Fairy Tale Fluxx is a game by Andrew Looney, published by Looney Labs. It is for 2-6 players. In this game, players will be playing cards to affect and even change different aspects of this fairy tale themed game as they try to reach their own happily ever after. Of course to do this, they’ll need to collect the correct characters, items or locations if they hope to acheive their goal. In the end, the player that can best navigate these always changing rules and complete the current goal will be declared the winner.
To begin, the Basic Rules card is placed in the center of the play area. The deck is then shuffled and each player is dealt 3 cards to form their starting hand. The rest of the deck is then placed face down beside the Basic Rules card. The first player is chosen and play now begins.
The game is played over several rounds. Each round players will take a turn. On a player’s turn, they will perform 3 actions. First they will draw a number of cards as dictated by any rules that are in play. Once they’ve drawn the correct number of cards, they will then play a number of cards as instructed by any rules in play. Both drawing and playing cards require at least 1 card be drawn and 1 card be played. There are 3 types of cards that can be played; New Rules, Goals, Keepers and Action cards. New Rules change the way the game is played and take effect as soon as they are played. These are placed beside any previous rules unless they override the basic rules of draw 1 and play 1. If this is the case, the new rule cards is placed so that it overlaps the part of the Basic Rule that it is replacing. Goal cards are placed in the middle of the play area and establish the requirements for a play to win the game. If there is another Goal card already face up on the table, it is discarded and replaced by the new card. Keepers are placed face up in front of the player that played it. These are the cards needed for a player to win. Action cards are one time use cards. To play one of these, the player reads it aloud and then does whatever the card says. The card is then placed in the discard pile. Once a player has played the correct number of cards, they will then be forced to discard a number of cards if their hand has more than the current hand limit rule in play. At the beginning of the game, there is no hand limit. Only when a new rule is played that limits the cards a player may keep in their hand, will players need to worry about this. Once a player has completed all 3 actions, play passes to the next player in turn order.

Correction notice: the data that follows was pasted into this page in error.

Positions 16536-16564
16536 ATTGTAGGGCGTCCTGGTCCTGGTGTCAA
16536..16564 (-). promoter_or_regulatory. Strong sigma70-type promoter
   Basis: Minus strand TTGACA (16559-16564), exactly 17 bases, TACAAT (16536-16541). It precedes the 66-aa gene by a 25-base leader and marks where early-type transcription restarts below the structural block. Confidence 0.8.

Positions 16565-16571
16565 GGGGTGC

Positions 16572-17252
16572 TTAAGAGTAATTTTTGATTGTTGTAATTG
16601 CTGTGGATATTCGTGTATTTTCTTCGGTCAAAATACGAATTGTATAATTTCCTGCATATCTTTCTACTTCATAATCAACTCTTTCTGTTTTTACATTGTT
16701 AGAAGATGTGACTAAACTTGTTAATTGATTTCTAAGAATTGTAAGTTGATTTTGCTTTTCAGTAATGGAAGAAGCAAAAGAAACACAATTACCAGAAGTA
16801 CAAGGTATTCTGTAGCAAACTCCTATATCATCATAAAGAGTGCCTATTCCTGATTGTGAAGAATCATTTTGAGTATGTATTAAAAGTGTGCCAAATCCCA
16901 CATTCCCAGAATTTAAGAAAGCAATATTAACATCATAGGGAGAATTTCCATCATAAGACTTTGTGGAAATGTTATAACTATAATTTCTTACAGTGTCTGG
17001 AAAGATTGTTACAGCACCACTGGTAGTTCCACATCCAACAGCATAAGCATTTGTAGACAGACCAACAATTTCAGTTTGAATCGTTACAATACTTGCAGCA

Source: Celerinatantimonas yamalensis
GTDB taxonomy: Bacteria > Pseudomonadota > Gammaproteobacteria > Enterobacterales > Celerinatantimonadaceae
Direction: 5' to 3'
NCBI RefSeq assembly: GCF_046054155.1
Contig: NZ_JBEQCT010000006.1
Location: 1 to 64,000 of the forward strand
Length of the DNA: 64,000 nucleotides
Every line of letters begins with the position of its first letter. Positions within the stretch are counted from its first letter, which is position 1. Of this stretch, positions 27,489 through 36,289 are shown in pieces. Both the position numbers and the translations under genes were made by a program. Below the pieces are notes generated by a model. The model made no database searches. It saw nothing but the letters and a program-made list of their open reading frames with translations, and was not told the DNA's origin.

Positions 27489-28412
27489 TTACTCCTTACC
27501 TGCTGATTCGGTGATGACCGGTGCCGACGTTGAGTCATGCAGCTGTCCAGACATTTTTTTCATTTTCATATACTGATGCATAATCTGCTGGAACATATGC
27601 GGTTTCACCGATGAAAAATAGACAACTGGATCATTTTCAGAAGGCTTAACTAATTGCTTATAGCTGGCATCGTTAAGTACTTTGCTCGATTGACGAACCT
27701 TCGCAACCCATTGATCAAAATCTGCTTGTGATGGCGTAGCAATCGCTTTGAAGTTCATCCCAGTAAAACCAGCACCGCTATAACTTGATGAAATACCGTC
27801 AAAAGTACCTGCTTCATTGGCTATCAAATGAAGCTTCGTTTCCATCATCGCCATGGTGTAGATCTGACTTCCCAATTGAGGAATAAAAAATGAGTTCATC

The game continues until a player meets the conditions of the current Goal. The player that does this is the winner, even if this happens on another player’s turn.